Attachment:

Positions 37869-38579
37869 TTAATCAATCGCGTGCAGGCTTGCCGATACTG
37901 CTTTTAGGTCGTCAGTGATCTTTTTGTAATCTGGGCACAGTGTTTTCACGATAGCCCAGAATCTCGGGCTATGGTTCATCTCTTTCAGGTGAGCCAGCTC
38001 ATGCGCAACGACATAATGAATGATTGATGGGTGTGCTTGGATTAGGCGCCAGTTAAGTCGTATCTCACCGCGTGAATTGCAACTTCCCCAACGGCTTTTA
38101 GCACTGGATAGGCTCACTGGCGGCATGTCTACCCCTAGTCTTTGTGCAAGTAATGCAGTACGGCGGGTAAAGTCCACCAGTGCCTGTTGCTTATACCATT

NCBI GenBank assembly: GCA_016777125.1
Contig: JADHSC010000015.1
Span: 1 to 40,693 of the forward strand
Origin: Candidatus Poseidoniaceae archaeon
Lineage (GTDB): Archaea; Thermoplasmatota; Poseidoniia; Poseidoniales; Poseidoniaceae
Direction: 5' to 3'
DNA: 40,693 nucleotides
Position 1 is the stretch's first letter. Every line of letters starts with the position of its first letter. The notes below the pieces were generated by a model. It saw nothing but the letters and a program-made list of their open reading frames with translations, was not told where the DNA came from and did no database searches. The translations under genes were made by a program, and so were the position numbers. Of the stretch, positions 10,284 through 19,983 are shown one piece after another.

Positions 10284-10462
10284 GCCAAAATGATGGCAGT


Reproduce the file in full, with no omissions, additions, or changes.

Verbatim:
Positions 37869-38579
37869 TTAATCAATCGCGTGCAGGCTTGCCGATACTG
37901 CTTTTAGGTCGTCAGTGATCTTTTTGTAATCTGGGCACAGTGTTTTCACGATAGCCCAGAATCTCGGGCTATGGTTCATCTCTTTCAGGTGAGCCAGCTC
38001 ATGCGCAACGACATAATGAATGATTGATGGGTGTGCTTGGATTAGGCGCCAGTTAAGTCGTATCTCACCGCGTGAATTGCAACTTCCCCAACGGCTTTTA
38101 GCACTGGATAGGCTCACTGGCGGCATGTCTACCCCTAGTCTTTGTGCAAGTAATGCAGTACGGCGGGTAAAGTCCACCAGTGCCTGTTGCTTATACCATT

NCBI GenBank assembly: GCA_016777125.1
Contig: JADHSC010000015.1
Span: 1 to 40,693 of the forward strand
Origin: Candidatus Poseidoniaceae archaeon
Lineage (GTDB): Archaea; Thermoplasmatota; Poseidoniia; Poseidoniales; Poseidoniaceae
Direction: 5' to 3'
DNA: 40,693 nucleotides
Position 1 is the stretch's first letter. Every line of letters starts with the position of its first letter. The notes below the pieces were generated by a model. It saw nothing but the letters and a program-made list of their open reading frames with translations, was not told where the DNA came from and did no database searches. The translations under genes were made by a program, and so were the position numbers. Of the stretch, positions 10,284 through 19,983 are shown one piece after another.

Positions 10284-10462
10284 GCCAAAATGATGGCAGT